JIS News

The Ministry of Health’s ‘Teens are Terrific’ Summer Camp is taking teenagers to a whole new level. This is the view widely expressed by teenagers and youth programme Co-ordinators from the six inner-city communities in the Corporate Area, who participated in this year’s one-week event.
“We are especially proud of our young men,” says Director, Health Promotion and Education in the Ministry of Health, Takese Foga, who co-ordinated the camp.
“Even though our ladies continue to impress us, the young men have really stepped it up a notch or two this year,” she tells JIS News in an interview.
Speaking of the phenomenal achievement she has observed in young male participants, Miss Foga says that, “we know they have been faced with many things, some of them have been involved in fights and are face-to-face with individuals in their communities who may be reinforcing negative and aggressive behaviour, so to see them come to the camp and even hear them speak differently, trying to make a difference, we see where it has made a difference between when they came and when they left”.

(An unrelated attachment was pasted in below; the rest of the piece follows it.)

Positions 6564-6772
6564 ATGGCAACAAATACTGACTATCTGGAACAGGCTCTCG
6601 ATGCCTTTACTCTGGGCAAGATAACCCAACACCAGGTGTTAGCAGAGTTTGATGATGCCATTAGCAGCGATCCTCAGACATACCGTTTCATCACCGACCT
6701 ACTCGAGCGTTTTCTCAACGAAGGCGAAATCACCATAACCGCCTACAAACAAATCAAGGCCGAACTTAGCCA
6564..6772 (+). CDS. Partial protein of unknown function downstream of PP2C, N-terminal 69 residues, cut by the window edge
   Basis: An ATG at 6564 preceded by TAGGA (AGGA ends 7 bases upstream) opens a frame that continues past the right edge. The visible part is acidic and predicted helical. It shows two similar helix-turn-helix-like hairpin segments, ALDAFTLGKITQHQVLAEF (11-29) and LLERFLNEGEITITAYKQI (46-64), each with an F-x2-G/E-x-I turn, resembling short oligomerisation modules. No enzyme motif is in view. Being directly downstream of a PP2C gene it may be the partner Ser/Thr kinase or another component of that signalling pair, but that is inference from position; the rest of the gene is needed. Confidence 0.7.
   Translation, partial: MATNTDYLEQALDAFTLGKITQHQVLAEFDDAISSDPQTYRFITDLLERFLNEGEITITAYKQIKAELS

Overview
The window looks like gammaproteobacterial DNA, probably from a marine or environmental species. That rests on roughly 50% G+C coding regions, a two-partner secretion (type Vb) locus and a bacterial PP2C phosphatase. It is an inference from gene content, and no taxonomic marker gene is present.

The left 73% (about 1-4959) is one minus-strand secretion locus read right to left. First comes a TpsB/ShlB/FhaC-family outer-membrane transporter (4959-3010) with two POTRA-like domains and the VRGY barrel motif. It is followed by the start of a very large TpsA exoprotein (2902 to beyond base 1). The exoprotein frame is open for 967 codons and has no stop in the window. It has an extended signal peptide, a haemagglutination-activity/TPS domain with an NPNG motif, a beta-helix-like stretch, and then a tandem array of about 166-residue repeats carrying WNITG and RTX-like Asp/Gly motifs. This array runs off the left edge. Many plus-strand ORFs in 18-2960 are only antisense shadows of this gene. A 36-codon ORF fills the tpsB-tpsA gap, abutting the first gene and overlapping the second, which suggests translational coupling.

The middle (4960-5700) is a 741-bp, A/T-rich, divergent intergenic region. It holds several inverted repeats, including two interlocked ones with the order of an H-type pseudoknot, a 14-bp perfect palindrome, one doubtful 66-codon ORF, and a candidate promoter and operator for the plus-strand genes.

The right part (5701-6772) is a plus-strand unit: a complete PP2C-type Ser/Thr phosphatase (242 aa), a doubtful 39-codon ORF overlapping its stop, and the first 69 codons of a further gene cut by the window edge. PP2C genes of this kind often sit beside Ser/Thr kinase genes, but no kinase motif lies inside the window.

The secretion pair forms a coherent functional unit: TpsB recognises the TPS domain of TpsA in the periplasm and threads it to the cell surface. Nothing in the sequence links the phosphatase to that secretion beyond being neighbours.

For instance, when 17 year-old Mikhail Wedderburn returned from the camp last year, he believed that he benefited from it so much that he hoped that more of his peers in Arnett Gardens could have the same “life changing experience” he had.
This year he got his wish, as some 47 youngsters between 13 and 17 years of age from the Corporate Area, many of whom he knew, were selected to attend the all expense paid summer camp.
“Before the camp, I never used to talk much, but afterwards, I realised I was much more confident talking before people and expressing myself more,” Mikhail says.
Even more, he was crowned Mr. Terrific Teen at this year’s camp. Of this experience, he says, with a smile, that he “never knew he had the potential to win a competition of this kind, especially since it involved an interview on stage”. The young man says he was pleasantly surprised, and has come away with a wealth of new life skills, which he believes, will make him a better person.